Is there evidence that NO agents can prevent the early onset of pre-eclampsia when administered before 20 weeks’ gestation by modifying metabolic precursors such as elevated ADMA levels, eNOS activity, placental vascular function, and Doppler ultrasound waveforms?
This review will consider studies with participants aged 18 to 44 years with ≤ 20-week gestational age at study entry with at least one risk factor from a previous pregnancy (history of pre-eclampsia, eclampsia, intrauterine growth restriction, placental abruption, or stillbirth) or from current pregnancy (nulliparity or primigravidae, age > 40 years, BMI > 30 kg/m2, gestational hypertension, chronic hypertension, pre-pregnancy type I or II diabetes mellitus, chronic kidney disease, or autoimmune diseases such as systemic lupus erythematosus, and antiphospholipid antibody syndrome), family history of pre-eclampsia, multiple pregnancy, or pregnancy interval >10 years. Either one or a combination of any of these risk factors has been recommended to identify women who are at high-risk of developing pre-eclampsia.4,10 Studies on women with existing pre-eclampsia will be excluded.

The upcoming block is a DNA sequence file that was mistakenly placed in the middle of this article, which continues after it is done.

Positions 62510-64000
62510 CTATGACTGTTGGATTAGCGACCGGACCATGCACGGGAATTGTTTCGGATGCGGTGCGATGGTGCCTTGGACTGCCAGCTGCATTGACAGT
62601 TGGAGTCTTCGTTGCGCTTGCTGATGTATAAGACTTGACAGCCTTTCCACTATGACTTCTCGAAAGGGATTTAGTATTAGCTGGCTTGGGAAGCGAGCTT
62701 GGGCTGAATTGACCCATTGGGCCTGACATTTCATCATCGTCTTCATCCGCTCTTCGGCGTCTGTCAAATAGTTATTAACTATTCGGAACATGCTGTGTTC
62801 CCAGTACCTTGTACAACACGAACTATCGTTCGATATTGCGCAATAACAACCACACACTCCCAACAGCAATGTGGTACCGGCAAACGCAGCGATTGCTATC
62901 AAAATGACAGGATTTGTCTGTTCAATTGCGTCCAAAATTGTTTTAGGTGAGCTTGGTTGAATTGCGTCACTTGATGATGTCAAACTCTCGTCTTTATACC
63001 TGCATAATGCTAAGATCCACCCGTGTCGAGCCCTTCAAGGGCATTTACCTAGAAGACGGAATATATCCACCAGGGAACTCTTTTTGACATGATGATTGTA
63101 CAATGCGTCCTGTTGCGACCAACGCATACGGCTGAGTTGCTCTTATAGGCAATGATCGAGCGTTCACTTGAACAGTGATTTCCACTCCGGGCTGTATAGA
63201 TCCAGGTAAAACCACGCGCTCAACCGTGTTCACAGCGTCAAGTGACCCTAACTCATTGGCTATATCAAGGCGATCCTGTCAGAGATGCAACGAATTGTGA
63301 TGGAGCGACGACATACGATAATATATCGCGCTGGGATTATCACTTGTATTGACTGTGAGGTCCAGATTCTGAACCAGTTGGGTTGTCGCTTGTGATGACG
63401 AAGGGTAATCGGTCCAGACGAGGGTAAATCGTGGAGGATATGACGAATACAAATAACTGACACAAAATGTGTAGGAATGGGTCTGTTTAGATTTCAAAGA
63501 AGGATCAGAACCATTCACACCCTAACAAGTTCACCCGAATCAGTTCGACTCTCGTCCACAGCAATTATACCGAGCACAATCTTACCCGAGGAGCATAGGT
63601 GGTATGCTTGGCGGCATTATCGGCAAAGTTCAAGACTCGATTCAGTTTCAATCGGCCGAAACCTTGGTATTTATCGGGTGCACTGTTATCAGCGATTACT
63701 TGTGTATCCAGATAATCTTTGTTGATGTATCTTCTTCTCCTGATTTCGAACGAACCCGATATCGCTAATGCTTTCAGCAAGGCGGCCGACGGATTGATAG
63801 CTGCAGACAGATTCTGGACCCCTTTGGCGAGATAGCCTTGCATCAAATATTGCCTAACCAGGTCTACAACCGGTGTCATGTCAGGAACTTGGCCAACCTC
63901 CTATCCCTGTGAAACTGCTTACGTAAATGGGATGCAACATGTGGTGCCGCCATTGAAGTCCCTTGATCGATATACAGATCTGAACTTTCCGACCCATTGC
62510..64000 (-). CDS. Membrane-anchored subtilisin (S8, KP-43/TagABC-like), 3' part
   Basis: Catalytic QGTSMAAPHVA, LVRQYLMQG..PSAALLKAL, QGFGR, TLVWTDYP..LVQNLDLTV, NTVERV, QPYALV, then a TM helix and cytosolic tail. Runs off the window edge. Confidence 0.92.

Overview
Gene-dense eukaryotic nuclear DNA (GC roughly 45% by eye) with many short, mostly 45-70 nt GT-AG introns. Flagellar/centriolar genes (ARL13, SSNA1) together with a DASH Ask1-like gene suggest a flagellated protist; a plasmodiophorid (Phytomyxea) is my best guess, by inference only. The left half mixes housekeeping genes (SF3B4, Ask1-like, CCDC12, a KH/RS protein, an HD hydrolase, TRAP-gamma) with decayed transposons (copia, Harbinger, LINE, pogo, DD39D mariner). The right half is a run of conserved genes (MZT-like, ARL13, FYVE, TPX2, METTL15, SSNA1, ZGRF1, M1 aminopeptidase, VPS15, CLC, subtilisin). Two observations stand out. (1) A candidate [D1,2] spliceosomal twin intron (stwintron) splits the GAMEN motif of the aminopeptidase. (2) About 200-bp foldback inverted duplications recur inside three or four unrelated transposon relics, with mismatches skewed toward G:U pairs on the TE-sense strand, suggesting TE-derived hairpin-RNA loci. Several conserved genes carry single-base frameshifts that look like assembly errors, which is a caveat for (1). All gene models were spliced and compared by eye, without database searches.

This study will consider research examining any molecule that mediates the effects of NO in the body, such as nitrate, NO donors (nitroglycerin, also known as glyceryl trinitrate, pentaerythritol tetranitrate, isosorbide mononitrate, isosorbide dinitrate, S-nitroso glutathione, and sodium nitroprusside), and NO precursors (L-arginine, L-citrulline). The study will also consider interventions administered within the second trimester and before 20 weeks’ gestation. While a specific dosage will not be considered, the intervention must conform with the pharmaceutical reference guideline associated with a study setting such as the National Institute for Health and Care Excellence (NICE) British National Formulary27 (UK) and Prescribers’ Digital Reference (PDR) Drug Information28 (US).
The proposed systematic review will consider studies that compared NO with placebo or no intervention. Studies combining NO alongside other interventions will not be considered to ensure that the observed effects are exclusively a result of NO.
The primary outcome will be the incidence of pre-eclampsia. This review will likewise consider secondary outcomes such as: